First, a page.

I occasionally receive offers to donate money to help support this web site. While I appreciate these generous offers, I'm not in the habit of taking folks' money. That's a personal decision, by the way, and should not be interpreted as casting aspersions on the legitimate requests for donations and support that other fine privacy-oriented web sites may make.
If you do want to make a donation to help protect the privacy and security of ordinary Internet users, please consider donating to or joining one of the following excellent non-profit organizations:
I am not formally affiliated with any of these organizations, but I can tell you that they do invaluable work to ensure that your personal privacy on the Internet receives the robust protection that it deserves. If you'd like to look into other fine privacy and security organizations and groups, see the list on THIS page.
Targeting & Inclusion Policy for IE-SPYAD & AGNIS
I do publish a policy that describes what sites and domains are targeted in the IE-SPYAD "Restricted sites" list and the AGNIS block lists. You can read that policy HERE.
License & Disclaimer for Programs & Packages On This Site
I am, of course, more than happy to answer questions about any of the programs and packages that I have written and placed on this web site:
/ AGNIS for AdShield
/ AGNIS for Outpost
/ WSH Uninstaller
/ Enough is Enough!
Each of those programs is covered by a License, which you should read. Copies of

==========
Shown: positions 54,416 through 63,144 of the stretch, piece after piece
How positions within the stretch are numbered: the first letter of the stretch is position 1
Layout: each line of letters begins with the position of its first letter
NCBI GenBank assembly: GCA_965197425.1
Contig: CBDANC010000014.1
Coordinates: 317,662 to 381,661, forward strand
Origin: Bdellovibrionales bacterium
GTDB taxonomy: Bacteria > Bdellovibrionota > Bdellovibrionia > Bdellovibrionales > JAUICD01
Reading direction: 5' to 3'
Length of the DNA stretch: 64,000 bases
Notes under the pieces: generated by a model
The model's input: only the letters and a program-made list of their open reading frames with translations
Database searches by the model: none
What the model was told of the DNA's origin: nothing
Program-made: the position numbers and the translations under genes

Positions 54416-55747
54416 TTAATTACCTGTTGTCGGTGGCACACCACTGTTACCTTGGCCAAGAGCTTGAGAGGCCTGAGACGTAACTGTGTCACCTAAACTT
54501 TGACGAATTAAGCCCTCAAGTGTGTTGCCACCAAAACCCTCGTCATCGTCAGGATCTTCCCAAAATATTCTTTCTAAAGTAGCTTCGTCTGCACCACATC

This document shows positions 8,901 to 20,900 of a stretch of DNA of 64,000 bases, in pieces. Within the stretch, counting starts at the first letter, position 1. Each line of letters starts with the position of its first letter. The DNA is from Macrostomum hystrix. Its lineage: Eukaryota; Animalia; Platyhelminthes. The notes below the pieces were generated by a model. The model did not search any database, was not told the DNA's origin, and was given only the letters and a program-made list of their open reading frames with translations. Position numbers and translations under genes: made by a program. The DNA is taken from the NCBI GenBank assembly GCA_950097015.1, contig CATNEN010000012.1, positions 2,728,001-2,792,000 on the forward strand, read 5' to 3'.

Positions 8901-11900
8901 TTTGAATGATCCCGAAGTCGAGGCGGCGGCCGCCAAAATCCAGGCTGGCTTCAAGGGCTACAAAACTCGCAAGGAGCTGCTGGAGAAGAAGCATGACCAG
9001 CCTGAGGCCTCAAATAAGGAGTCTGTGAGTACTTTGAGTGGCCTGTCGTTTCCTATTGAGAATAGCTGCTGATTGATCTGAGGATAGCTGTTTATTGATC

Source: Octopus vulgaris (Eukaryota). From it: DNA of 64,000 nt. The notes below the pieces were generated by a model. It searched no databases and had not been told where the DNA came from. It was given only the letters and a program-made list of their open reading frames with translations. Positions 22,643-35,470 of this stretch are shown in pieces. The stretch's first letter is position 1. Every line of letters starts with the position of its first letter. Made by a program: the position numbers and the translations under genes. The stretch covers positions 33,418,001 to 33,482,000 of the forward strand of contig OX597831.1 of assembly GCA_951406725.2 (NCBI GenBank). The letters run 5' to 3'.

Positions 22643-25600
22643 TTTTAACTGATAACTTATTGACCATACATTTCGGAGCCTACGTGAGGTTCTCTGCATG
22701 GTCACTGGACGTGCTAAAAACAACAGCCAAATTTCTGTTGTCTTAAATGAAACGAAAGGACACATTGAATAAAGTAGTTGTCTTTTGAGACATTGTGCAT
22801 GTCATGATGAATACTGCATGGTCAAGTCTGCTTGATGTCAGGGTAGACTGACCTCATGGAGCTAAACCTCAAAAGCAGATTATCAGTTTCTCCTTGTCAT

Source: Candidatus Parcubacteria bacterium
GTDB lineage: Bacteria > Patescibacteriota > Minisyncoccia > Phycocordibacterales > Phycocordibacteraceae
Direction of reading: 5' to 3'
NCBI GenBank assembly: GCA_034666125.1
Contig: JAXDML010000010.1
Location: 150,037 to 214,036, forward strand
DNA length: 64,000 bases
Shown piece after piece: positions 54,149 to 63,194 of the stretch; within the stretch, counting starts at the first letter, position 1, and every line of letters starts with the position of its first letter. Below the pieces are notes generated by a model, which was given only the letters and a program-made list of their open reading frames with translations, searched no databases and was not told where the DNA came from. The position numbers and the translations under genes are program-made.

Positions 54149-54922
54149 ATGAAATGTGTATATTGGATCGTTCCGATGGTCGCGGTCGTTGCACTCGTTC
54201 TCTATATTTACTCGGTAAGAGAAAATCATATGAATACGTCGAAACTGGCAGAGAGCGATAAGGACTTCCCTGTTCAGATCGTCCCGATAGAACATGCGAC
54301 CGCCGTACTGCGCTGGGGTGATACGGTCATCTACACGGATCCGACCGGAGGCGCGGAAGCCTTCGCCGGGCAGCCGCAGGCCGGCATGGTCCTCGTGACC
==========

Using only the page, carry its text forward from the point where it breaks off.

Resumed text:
that License are included in each of the download packages for those programs --
see the files LICENSE.TXT and COPYING.
All of these programs and packages are Copyright (c) 2000- -2004 Eric L. Howes.
These programs and packages are free software; you can
redistribute them and/or modify them under the terms of the
GNU General Public License as published by the Free
Software Foundation; either version 2, or (at your option)
any later version.
These programs and packages are distributed in the hope that
they will be useful, but WITHOUT ANY WARRANTY; without even
the implied warranty of MERCHANTABILITY or FITNESS FOR A
PARTICULAR PURPOSE. See the GNU General Public License for
Some files distributed with these packages may not be
covered by the GNU GPL. Those files remain the property of
their original owners and are covered by the licenses under
which they were originally distributed.
All trademarks are the property of their respective owners.
You should receive a copy of the GNU General Public License
along with any and all of these programs and packages listed
here; see the file COPYING. If not, write to the Free
Software Foundation, 59 Temple Place - Suite 330, Boston, MA